R. Gommes, Senior Agrometeorologist
M. Bernardi, Agrometeorologist
and F. Petrassi, Statistical Clerk
Environment and Natural Resources Service (SDRN)
FAO Research, Extension and Training Division
CROP FORECASTING is the art of predicting crop yields (tons/ha) and
production before the harvest actually takes place, typically a couple
of months in advance. Several techniques can be used. What is described
here is the approach used by FAO in national food security systems.
Crop forecasting relies on computer programmes that describe the
plant-environment interactions in quantitative terms. Such programmes
are called "models", and they attempt to simulate
plant-weather-soil interactions. They need, therefore, information
and data on the most important factors that affect crop yields - the
model inputs. After passing "through" the model, the
inputs are converted to a number of outputs, such as maps of
crop conditions and yields.
Violent weather factors - cyclones, floods and storms - catch the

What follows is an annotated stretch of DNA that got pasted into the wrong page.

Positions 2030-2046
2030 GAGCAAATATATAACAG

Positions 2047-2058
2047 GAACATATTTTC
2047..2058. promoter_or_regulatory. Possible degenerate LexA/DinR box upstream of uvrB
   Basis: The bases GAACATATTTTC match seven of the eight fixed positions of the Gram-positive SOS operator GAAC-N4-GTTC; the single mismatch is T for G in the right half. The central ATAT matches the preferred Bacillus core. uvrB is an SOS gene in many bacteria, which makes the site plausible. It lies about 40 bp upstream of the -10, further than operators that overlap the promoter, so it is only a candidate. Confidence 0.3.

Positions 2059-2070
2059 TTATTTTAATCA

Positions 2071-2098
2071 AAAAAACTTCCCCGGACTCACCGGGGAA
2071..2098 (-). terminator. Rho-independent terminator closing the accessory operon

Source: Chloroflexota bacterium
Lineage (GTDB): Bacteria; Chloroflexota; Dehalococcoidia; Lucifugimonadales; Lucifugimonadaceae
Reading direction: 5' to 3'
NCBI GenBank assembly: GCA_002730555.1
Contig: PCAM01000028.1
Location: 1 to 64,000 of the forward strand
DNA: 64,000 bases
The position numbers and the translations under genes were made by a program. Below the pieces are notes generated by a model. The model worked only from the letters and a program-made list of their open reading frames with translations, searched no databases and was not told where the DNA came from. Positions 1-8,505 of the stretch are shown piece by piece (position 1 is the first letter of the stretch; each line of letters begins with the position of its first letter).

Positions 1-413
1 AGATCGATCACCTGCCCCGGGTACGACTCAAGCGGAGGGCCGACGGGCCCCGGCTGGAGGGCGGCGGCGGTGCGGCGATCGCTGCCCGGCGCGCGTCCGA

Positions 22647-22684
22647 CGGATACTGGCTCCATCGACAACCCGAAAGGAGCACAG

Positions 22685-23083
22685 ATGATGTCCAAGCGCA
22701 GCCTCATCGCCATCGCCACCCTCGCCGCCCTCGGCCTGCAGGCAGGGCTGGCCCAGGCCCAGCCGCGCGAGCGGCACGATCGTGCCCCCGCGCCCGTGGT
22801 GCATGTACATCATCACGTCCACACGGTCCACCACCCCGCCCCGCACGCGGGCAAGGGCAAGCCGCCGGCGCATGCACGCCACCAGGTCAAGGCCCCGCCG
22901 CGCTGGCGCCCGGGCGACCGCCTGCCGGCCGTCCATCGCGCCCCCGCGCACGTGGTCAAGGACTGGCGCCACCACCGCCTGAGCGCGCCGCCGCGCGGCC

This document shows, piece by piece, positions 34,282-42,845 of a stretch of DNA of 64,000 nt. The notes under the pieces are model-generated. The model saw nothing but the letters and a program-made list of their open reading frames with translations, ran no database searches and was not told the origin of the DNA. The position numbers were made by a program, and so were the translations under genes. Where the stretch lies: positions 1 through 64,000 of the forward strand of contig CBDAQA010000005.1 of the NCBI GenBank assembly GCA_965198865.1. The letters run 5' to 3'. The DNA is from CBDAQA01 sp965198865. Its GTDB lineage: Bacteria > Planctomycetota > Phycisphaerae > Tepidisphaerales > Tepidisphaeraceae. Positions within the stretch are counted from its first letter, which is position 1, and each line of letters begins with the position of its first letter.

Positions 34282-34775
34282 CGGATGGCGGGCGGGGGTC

attention of the public and usually receive wide media coverage. Due
to their rare occurrence and unpredictable timing, they are usually
extremely difficult to model. It should be stressed, however, that
far more agricultural production is lost to "chronic"
problems, such as local droughts, and recurrent pest attacks, than to
the violent ones.
Over the last 20 years, FAO has developed a crop forecasting "philosophy"
through a number of national projects to establish national early warning
systems. The FAO approach to crop forecasting philosophy is characterized
by the following:
- Integration of ground-based agrometeorological information
with remotely-sensed (satellite) information, both at the data and at the
product, or analysis, level
- A modular approach, i.e. crop forecasting tools that are
largely independent but can be combined, or "chained" as
required by local conditions. The modularity is an essential ingredient
of the sustainability of a national crop forecasting system as it
facilitates maintenance, training and upgrading of forecasting systems.